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|Originally Published: Sunday, 9 January 2000||Author: Scott Nipp|
|Published to: featured_articles/Featured Articles||Page: 1/1 - [Printable]|
Limitless integration seems to be one of the primary goals of the Linux operating system. The ability to connect a Linux system to your existing network infrastructure is phenomenal, to say the least. This flexibility to join existing networks with little concern for the design of that network has been crucial to the success that Linux has enjoyed in penetrating existing networks of all sizes. Whether you are planning on using Linux as an affordable desktop platform or an extremely reliable server, this broad support of different operating systems is an absolute necessity....
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Limitless integration seems to be one of the primary goals of the Linux operating system. The ability to connect a Linux system to your existing network infrastructure is phenomenal, to say the least. This flexibility to join existing networks with little concern for the design of that network has been crucial to the success that Linux has enjoyed in penetrating existing networks of all sizes. Whether you are planning on using Linux as an affordable desktop platform or an extremely reliable server, this broad support of different operating systems is an absolute necessity.
Linux is obviously most at home in a Unix environment. Having been basically designed as a freely available Unix clone for the common desktop platform, Linux is extremely well equipped to participate in a Unix environment. All of the standard Unix utilities are ready to implement and interact with the rest of your network. These utilities include being able to use Sun's Network Information Service, telnet into another Unix system and export the display back to your own Linux box, and a number of other common Unix utilities and services. This close association to Unix also makes Linux a wonderful option for a server in a Unix environment, either for services such as NIS or DNS, or to provide file services to the rest of your Unix network. A Linux system on your Unix network is effectively just another Unix box.
Just another Unix box on your Unix network. This statement reflects one of the other inherent strengths of Linux in this kind of environment, ease of administration. Linux is administered in the same way as any other Unix-based operating system. The concepts of users, file permissions, processes, etc. are all the exactly the same. This makes it very easy for your existing Solaris, HP-UX, or whatever, administrators to support Linux systems in your environment. Administration of Linux has the same benefits as the commercial Unix variants, such as fully integrated remote administration capabilities, the ability to change most system parameters without having to reboot, and the ability to start or stop various services seamlessly. All of these features and more make Linux a pleasure to support, and inexpensive to support due to the rock-solid stability of the system.
Linux is also very comfortable in a Microsoft environment thanks not just to Linux itself, but also due to Samba. Linux can be a successful desktop platform on an existing Microsoft network, but this is not where its true power lies. Linux truly excels as a server in the Microsoft environment. On the server side, Samba grants a Linux server the capability to provide file and print services to your entire Microsoft network. Why stop at file and print services though? A Linux system, or multiple systems, can also handle your DNS, web service, e-mail, and even serve as your Primary Domain Controller, just to name a few. This functionality can all be gained for a minimal cost as opposed to literally thousands of dollars for a Microsoft, or other commercial solution. Linux in your server room can cut licensing costs dramatically saving tens of thousands of dollars, and using Linux's remote administration capabilities can make life a lot easier for you as the administrator.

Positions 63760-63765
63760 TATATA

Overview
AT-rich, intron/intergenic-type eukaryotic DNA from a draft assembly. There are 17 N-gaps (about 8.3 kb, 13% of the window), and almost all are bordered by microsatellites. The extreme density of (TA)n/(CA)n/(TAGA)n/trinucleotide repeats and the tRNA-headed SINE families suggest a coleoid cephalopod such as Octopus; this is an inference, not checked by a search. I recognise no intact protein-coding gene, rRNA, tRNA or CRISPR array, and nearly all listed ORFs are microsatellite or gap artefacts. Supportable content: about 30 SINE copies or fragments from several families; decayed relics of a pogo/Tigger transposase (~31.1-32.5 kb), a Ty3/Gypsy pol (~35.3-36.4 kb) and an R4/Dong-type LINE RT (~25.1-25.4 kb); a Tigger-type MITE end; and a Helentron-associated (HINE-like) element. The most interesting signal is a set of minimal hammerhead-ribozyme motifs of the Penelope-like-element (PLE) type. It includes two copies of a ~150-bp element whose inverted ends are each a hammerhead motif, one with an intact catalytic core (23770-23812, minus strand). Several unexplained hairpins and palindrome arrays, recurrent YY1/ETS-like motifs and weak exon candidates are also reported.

A Linux desktop in a Microsoft environment is not unrealistic. Linux has a number of high-quality desktop applications. Furthermore, Linux will have no problem whatsoever in communicating in this type of environment. Application support is unfortunately a weakness for Linux and tends to be a problem in this area. Productivity suites are available for Linux, but regrettably file compatibility with MS Office is not 100%. Many other common desktop applications are still lacking under Linux and limit its role as a desktop operating system. This is not to say that many organizations cannot benefit greatly from utilizing Linux as a desktop solution, only that deploying Linux to an end user community requires careful planning and special consideration to issues like file compatibility, application availability, and end user training.
The flexibility of Linux has allowed it to become a staple resource in corporate America these days. Many companies are using Linux in one form or another for everything from print servers to database severs to end user workstations. The ability of Linux to be easily introduced into a Unix, Microsoft, or other existing network infrastructure along with its extremely low cost, outstanding stability, and superb administration features makes it a very attractive platform. Linux's biggest limiting factor to limitless integration at this point once again seems to come back to application support, for which we can only hope software developers will provide the solution.
Scott Nipp is a Technical Solutions Consultant at Sprint Paranet. He spends his time there fighting the good fight, advocating Linux to his managers and customers.
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